Surveys point to confidence
Business back in growth mode as election uncertainty lifted
The latest Business Trends Report by accountants and business advisers BDO, and the Bank of Scotland purchasing managers index, show an uplift in activity.
BDO’s survey pointed to “strong confidence” among firms in Scotland and suggested businesses have been unruffled by the election campaign and eurozone uncertainty.
It also hinted at further good news to come. A rise in the BDO Output Index indicated that growth could speed up in the latter half of 2015 following a weaker start to the year.
However, BDO wants the new government to encourage investment by permanently increasing the annual investment allowance to £5 million and to consider a VAT zero rating of supplies to companies that export. The UK currently allows manufacturers to zero rate their exports, but not their suppliers.
Martin Gill, lead partner at BDO in Scotland, said: “Ahead of the 2010 election our data showed high levels of business confidence, much like this time around. However, this fell away not long after, and so to avoid this happening again, the new government needs to put firm actions in place to help businesses thrive.
“It is encouraging to see that businesses are feeling optimistic about the coming months in the hands of a new government, but the confidence that counts is the confidence that converts to businesses actually investing. Our new leaders must help with this by putting tangible measures in place that will encourage businesses to invest in training or research, technology and equipment to help improve productivity.
“The new government also has the opportunity to boost future economic growth by investing judiciously in our country’s infrastructure.I hope that they will take it.”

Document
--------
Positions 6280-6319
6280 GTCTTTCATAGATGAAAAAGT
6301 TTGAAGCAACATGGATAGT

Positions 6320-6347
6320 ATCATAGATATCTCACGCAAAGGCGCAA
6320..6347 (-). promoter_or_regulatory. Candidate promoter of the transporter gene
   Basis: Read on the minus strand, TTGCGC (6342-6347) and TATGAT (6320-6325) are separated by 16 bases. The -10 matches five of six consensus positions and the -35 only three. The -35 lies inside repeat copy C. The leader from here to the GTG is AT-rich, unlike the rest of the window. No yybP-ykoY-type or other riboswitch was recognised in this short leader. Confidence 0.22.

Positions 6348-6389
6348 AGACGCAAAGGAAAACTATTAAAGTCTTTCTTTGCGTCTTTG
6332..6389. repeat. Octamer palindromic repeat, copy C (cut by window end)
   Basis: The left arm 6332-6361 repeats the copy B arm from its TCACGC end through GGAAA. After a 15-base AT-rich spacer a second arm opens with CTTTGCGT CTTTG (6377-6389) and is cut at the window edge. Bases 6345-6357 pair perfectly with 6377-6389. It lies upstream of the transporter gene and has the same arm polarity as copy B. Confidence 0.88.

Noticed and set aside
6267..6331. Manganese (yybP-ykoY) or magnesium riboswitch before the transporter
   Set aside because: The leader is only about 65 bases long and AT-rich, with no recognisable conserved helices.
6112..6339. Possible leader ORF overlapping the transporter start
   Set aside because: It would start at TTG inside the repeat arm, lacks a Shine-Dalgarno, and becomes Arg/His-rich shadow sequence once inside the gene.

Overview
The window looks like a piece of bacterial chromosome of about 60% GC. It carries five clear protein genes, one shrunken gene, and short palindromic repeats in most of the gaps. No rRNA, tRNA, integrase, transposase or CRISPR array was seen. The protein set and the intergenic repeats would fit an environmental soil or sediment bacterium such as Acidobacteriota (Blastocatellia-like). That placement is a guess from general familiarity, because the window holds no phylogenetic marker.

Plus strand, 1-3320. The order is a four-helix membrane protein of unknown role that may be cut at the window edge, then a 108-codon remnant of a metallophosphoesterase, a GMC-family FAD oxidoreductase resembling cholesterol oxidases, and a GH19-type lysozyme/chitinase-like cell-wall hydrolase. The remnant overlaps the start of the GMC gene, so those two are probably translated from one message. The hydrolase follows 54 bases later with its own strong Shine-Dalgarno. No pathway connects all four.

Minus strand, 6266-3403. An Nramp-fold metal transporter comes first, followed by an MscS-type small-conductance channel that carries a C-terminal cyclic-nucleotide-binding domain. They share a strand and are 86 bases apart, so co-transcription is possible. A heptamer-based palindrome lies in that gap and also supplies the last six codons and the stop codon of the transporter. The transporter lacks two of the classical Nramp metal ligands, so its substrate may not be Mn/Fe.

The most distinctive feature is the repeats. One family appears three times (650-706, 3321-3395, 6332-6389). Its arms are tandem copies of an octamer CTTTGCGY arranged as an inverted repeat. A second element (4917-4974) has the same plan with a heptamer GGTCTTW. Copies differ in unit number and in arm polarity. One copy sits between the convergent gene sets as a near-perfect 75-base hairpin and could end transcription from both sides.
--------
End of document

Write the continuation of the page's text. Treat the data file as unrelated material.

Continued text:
Bank of Scotland’s purchasing managers’ index for April indicated a return to growth of business activity, although the expansion was centred on the service sector as manufacturing registered a modest contraction.
The latest reading on the index was the best recorded by the survey so far this year and there was an improvement in employment.
Services activity returned to modest growth and companies reportedly benefited from increased marketing and a modest strengthening of market confidence compared to March.
However, manufacturers registered a fall in output for the second time this year because of a fall in orders. Lower foreign demand was mentioned as a factor pushing total new work lower. There were reports that a weak euro had undermined demand from clients based in the eurozone.
Donald MacRae, chief economist at Bank of Scotland, said: “April’s PMI signalled a return to growth in the Scottish economy. However, the expansion was marginal and confined to the services sector with manufacturing exporters suffering from the effects of low growth in the Eurozone.
“The slowdown of the first three months of this year is slowly being reversed with both employment and new business increasing in April suggesting a return to a more normal growth rate in the second quarter.”
A Scottish government spokesman said: “There is no doubt that the recovery in Scotland is progressing.”